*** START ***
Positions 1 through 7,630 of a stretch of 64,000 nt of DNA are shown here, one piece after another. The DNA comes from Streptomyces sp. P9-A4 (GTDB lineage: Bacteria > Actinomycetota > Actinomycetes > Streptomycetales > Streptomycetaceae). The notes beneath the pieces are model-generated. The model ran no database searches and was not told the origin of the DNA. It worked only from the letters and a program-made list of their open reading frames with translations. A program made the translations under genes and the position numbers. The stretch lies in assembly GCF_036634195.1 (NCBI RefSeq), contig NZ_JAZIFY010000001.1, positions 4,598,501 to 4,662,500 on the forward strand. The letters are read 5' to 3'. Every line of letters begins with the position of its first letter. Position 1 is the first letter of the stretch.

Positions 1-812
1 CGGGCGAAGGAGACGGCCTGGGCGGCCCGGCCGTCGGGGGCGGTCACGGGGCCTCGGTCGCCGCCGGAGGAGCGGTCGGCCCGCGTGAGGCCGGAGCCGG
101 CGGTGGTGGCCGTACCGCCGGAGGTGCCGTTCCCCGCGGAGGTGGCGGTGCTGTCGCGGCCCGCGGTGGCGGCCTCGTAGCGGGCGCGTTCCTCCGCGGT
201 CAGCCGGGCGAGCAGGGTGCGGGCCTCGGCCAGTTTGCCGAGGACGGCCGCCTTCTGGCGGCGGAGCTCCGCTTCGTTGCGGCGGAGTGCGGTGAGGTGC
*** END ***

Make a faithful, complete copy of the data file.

Positions 1 through 7,630 of a stretch of 64,000 nt of DNA are shown here, one piece after another. The DNA comes from Streptomyces sp. P9-A4 (GTDB lineage: Bacteria > Actinomycetota > Actinomycetes > Streptomycetales > Streptomycetaceae). The notes beneath the pieces are model-generated. The model ran no database searches and was not told the origin of the DNA. It worked only from the letters and a program-made list of their open reading frames with translations. A program made the translations under genes and the position numbers. The stretch lies in assembly GCF_036634195.1 (NCBI RefSeq), contig NZ_JAZIFY010000001.1, positions 4,598,501 to 4,662,500 on the forward strand. The letters are read 5' to 3'. Every line of letters begins with the position of its first letter. Position 1 is the first letter of the stretch.

Positions 1-812
1 CGGGCGAAGGAGACGGCCTGGGCGGCCCGGCCGTCGGGGGCGGTCACGGGGCCTCGGTCGCCGCCGGAGGAGCGGTCGGCCCGCGTGAGGCCGGAGCCGG
101 CGGTGGTGGCCGTACCGCCGGAGGTGCCGTTCCCCGCGGAGGTGGCGGTGCTGTCGCGGCCCGCGGTGGCGGCCTCGTAGCGGGCGCGTTCCTCCGCGGT
201 CAGCCGGGCGAGCAGGGTGCGGGCCTCGGCCAGTTTGCCGAGGACGGCCGCCTTCTGGCGGCGGAGCTCCGCTTCGTTGCGGCGGAGTGCGGTGAGGTGC